Atlanta Orders In: Inside the mind of Little Bear chef Jarrett Stieber, pandemic edition

Chef-owner Jarrett Stieber ticked off the latest tweaks to the ever-changing menu at Little Bear.

On the way is bubble and squeak, a winter weather British dish featuring pot roast leftovers mashed into patties and fried.

The chocolate torte is leaving the dessert list, to be replaced by a ricotta tart or a sweet potato parfait.

There are certain constants (some sort of lettuce salad, a dry-fried veggie, a charcuterie offering), but enough switcheroos that, “in theory, you could come by every week and get new dishes if you want to be a regular,” Stieber said.

The nine pandemic-filled months that Little Bear has been in business in Atlanta’s Summerhill neighborhood have seen Stieber and his skeletal crew of six staying as scrappy and nimble as when he orchestrated Eat Me Speak Me, the pop-up that garnered him a James Beard Award nomination as a rising star.

When takeout became the new service model, the process for developing innovative small plates logically shifted to “not just what would be a good dish, but a dish that would travel well.”

As the weeks and months of takeout-only dragged on, he said, the focus became “finding a specific format that worked for us.”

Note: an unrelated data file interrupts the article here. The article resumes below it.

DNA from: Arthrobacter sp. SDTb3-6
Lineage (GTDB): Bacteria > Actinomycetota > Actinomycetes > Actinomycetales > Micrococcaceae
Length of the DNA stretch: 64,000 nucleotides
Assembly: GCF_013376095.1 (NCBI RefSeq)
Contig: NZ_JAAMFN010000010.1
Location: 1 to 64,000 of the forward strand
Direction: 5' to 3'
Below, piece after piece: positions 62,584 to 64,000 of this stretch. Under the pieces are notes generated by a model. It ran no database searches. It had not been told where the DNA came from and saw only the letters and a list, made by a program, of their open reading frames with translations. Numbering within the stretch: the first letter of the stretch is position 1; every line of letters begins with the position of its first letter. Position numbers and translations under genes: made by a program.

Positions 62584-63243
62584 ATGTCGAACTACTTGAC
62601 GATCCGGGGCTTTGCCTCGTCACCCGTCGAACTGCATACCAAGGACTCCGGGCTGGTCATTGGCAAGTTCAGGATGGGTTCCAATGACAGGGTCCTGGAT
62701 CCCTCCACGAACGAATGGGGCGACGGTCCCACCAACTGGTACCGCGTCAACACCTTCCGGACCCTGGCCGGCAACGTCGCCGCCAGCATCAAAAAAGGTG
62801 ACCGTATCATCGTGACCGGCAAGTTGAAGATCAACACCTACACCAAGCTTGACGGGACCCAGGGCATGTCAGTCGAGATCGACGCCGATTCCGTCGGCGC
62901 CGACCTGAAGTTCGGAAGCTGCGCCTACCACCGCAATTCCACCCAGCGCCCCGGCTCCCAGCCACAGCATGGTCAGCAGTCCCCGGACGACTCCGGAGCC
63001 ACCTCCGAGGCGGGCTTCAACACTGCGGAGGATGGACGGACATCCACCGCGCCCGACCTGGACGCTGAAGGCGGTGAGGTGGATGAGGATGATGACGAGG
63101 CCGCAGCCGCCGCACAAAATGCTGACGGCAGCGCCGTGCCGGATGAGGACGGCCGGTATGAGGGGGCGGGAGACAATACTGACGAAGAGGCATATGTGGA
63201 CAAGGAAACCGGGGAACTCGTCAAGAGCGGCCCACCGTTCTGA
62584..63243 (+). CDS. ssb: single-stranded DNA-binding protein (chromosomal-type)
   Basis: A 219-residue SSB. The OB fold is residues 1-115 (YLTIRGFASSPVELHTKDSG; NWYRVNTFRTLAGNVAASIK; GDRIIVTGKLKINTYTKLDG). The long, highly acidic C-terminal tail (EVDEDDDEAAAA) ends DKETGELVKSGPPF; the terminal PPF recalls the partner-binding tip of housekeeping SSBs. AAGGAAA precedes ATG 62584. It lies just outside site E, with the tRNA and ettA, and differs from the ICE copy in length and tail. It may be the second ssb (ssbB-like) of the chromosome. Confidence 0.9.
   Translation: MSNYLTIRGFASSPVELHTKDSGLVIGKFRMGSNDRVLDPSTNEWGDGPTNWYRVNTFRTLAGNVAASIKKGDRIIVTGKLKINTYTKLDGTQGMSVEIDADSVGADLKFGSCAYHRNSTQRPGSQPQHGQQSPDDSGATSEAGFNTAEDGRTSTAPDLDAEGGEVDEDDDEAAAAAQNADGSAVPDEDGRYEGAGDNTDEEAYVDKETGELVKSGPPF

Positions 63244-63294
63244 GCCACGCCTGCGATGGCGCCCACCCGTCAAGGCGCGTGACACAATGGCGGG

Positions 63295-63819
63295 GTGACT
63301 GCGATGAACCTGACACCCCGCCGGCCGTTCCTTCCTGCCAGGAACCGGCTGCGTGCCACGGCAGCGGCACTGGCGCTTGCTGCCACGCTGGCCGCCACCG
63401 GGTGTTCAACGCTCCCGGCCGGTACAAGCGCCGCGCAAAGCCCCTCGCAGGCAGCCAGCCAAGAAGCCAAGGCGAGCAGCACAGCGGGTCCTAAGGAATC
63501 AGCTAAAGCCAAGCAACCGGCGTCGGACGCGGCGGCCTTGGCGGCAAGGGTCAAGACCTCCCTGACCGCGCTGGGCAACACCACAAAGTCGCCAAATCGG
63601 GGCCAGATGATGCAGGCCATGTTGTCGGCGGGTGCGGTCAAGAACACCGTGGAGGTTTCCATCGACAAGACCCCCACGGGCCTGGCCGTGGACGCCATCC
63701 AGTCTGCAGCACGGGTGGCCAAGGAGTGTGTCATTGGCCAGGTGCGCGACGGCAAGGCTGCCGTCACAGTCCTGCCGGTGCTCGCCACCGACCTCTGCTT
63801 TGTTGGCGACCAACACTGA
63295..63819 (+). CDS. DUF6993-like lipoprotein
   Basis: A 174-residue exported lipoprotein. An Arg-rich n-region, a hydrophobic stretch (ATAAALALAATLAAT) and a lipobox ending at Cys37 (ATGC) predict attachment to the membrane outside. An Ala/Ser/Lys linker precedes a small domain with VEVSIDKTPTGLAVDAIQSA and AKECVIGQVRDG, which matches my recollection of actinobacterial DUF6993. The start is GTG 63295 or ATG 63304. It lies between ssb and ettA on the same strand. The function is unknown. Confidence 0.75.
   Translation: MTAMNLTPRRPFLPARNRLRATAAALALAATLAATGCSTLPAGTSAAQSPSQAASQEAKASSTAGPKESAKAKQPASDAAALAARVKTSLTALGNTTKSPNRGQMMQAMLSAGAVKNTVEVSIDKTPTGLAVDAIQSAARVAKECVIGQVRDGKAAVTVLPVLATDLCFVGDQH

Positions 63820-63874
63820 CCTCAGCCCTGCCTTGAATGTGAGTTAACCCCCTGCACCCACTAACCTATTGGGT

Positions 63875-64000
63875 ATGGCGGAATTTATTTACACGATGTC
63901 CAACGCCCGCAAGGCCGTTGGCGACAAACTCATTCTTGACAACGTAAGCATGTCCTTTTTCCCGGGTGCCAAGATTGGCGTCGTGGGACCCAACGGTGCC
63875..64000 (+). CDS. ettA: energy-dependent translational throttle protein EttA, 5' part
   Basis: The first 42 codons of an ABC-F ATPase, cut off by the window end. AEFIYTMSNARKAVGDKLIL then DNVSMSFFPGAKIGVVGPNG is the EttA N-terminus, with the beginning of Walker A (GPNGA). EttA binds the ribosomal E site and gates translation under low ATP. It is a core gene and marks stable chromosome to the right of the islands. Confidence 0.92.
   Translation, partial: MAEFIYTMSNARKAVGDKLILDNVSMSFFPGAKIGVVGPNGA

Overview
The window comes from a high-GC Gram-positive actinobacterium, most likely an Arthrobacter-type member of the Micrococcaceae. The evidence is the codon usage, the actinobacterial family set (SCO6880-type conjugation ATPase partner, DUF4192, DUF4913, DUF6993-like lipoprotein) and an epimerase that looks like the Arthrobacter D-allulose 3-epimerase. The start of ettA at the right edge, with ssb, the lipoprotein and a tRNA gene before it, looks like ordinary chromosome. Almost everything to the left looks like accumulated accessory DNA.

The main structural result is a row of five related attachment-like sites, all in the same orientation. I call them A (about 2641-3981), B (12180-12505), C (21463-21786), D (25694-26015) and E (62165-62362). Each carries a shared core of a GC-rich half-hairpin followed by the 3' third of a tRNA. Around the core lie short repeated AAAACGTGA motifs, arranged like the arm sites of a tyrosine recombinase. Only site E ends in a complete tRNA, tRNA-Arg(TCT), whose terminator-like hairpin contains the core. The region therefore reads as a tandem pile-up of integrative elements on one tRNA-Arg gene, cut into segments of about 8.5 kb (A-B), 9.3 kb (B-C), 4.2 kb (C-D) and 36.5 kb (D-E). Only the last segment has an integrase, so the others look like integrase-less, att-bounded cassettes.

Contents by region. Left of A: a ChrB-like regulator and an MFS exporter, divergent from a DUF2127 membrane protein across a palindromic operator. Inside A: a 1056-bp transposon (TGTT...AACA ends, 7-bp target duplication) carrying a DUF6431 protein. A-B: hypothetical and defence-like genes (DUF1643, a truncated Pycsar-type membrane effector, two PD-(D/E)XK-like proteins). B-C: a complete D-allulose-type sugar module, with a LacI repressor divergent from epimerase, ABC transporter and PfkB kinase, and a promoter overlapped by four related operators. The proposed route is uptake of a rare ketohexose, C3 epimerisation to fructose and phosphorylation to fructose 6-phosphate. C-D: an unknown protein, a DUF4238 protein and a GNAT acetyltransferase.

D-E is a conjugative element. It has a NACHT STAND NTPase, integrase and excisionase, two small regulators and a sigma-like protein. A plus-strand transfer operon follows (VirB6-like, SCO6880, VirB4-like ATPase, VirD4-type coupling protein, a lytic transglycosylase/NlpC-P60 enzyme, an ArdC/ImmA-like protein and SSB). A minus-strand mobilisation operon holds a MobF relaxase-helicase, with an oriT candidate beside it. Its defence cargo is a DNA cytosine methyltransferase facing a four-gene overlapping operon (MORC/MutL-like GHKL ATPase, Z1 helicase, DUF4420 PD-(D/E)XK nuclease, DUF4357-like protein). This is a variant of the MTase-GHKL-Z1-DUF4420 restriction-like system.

Initially, it was a prix fixe for two that catered to couples who wanted an at-home tasting-menu experience. For a time, the kitchen produced themed menus that paid homage to cuisines from around the world. “When we were doing rotating countries, it was a lot of fun at first, then it became kind of limiting,” Stieber said.

They since have widened their focus to better attract individual diners, but there’s no rule except one: Build dishes layered with flavor.

He also is sticking to his guns when it comes to reopening for dine-in customers. “Right now, no one on my team wants to reopen. I want to listen to them as best I can,” he said.


By Ligaya Figueras, The Atlanta Journal-Constitution
Photo by Chris Hunt

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